High Court Clarifies Thorny Habeas Concern

     (CN) – A man serving life in prison cannot get habeas relief because he exhausted his state court appeals just before the Supreme Court issued a decision that would have had bearing on his case, the justices ruled unanimously Tuesday.



     The decision resolves a much disputed element of habeas procedure: whether judges can consider Supreme Court decisions as “clearly established federal law” under the Antiterrorism and Effective Death Penalty Act of 1996 if the decision was published before a state prisoner’s conviction becomes final but after his last state-court decision on the merits.
     Under Kevin D. Gray v. Maryland, prosecutors cannot use redacted testimony to skirt a law forbidding them from using as evidence one defendant’s confession if it implicates a co-conspirator.
     The Supreme Court decided this case in March 1998, while Eric Greene (aka Jarmaine Q. Trice) was appealing his conviction of second-degree murder, robbery and conspiracy. Greene had been tried alongside four co-conspirators, one of whom was facing first-degree murder charges. At trial, prosecutors read the confessions of the co-conspirators who spoke with police when they were arrested but would not be testifying in the trial.
     The jury was instructed not to consider the confessions as evidence against any of the other defendants.
     Greene’s conviction became final in 1999, but the last state-court decision on the merits of his case predated Gray.
     In light of the new precedent, Greene argued that his trial had been prejudiced by the admission of his alleged co-conspirators’ redacted statements. He pointed out that the Antiterrorism and Effective Death Penalty Act (AEDPA) allows federal courts to grant habeas relief if a state court’s consideration of a federal constitutional claim “resulted in a decision that was contrary to, or involved an unreasonable application of, clearly established federal law, as determined by the Supreme Court.”
     But a magistrate judge and federal judge decided that Gray was not “clearly established federal law” for Greene and dismissed his appeals. A divided 3rd Circuit panel affirmed in May 2010.
     The unanimous Supreme Court closed the book on the case, and the issue, Tuesday. The nine-page decision cites the court’s 1989 ruling in Teague v. Lane, which “held that, with two exceptions not pertinent here, a prisoner seeking federal habeas relief may rely on new constitu­tional rules of criminal procedure announced before the prisoner’s conviction became final.”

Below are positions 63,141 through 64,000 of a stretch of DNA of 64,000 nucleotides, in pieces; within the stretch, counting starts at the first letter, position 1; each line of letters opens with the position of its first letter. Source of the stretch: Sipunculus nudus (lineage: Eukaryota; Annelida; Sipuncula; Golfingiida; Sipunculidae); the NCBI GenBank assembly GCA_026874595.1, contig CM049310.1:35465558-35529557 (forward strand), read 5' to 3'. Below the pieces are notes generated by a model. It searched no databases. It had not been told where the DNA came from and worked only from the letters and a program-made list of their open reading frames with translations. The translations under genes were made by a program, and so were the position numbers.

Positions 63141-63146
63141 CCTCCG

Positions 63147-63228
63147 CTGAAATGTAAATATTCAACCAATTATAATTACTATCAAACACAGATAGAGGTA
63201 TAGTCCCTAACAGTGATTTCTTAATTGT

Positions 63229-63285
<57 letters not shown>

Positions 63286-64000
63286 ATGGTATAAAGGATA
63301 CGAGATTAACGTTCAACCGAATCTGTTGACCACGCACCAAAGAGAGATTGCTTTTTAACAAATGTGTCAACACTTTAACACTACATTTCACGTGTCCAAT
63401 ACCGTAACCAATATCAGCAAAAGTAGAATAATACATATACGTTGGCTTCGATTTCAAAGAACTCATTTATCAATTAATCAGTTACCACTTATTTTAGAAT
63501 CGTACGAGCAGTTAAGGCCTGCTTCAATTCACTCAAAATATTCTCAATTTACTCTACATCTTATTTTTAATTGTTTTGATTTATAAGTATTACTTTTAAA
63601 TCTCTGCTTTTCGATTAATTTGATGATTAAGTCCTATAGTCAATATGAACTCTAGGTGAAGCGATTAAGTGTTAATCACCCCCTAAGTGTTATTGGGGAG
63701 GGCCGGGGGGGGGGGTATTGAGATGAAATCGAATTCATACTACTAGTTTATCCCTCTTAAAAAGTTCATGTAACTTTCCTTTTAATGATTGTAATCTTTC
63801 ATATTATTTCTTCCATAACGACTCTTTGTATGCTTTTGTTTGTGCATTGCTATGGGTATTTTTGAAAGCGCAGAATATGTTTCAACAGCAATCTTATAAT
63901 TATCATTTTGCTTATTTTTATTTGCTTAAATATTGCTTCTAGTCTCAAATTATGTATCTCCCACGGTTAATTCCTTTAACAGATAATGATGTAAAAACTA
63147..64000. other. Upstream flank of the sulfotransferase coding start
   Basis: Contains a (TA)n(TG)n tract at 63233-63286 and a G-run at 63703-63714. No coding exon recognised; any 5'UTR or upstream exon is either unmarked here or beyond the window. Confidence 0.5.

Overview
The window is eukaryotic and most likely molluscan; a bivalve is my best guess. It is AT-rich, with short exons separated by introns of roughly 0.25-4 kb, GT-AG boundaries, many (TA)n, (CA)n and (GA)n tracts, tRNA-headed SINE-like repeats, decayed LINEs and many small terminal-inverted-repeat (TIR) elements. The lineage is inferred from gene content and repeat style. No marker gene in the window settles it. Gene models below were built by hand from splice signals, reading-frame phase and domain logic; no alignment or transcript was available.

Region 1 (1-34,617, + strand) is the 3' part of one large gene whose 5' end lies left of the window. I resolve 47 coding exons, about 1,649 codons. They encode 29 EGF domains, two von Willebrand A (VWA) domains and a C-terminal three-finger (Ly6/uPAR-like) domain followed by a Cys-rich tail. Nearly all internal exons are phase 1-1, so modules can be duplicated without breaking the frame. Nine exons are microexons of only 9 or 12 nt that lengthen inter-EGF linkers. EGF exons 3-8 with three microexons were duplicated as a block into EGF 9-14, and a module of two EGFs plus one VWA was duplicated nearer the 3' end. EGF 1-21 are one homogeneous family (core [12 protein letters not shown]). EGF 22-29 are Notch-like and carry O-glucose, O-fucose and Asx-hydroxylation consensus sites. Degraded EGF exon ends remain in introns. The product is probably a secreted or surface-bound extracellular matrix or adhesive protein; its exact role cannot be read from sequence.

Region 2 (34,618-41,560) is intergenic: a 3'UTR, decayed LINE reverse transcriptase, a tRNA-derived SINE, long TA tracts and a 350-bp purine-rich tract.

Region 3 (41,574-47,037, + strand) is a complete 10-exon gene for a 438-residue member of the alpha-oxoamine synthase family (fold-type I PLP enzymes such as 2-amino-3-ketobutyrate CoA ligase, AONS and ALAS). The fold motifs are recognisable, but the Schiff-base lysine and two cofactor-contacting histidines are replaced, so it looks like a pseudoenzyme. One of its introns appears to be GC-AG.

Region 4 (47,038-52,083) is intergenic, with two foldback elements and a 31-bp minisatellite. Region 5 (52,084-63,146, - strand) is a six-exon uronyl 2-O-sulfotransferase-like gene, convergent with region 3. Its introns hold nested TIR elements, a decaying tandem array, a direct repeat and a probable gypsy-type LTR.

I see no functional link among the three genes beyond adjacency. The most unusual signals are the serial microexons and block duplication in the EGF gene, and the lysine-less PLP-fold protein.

“Finality occurs when direct state appeals have been exhausted and a petition for writ of certiorari from this Court has become time barred or has been disposed of,” Justice Antonin Scalia wrote for the court. “Greene contends that, because finality marks the temporal cutoff for Teague purposes, it must mark the temporal cutoff for ‘clearly established federal law’ under AEDPA.
     “The analogy has been rejected by our cases.”
     After confirming that the Pennsylvania Superior Court adjudicated the last state-court merits analysis of Greene’s case three months before Gray, the justices noted that Greene missed another avenue for relief.
     “We must observe that Greene’s predicament is an unu­sual one of his own creation,” Scalia wrote. “Before applying for federal habeas, he missed two opportunities to obtain relief under Gray: After the Pennsylvania Supreme Court dismissed his appeal, he did not file a petition for writ of certiorari from this court, which would almost certainly have pro­duced a remand in light of the intervening Gray decision. … Nor did Greene assert his Gray claim in a petition for state postconviction relief. Having forgone two obvious means of asserting his claim, Greene asks us to provide him relief by interpreting AEDPA in a manner contrary to both its text and our precedents. We decline to do so, and affirm the judgment of the court of appeals.”
     Greene was represented by Jeffrey Fisher of the Stamford Law School Supreme Court Litigation Clinic, Isabel McGinty of Highstown, N.J., and Goldstein, Howe & Russell of Bethesda, Md.

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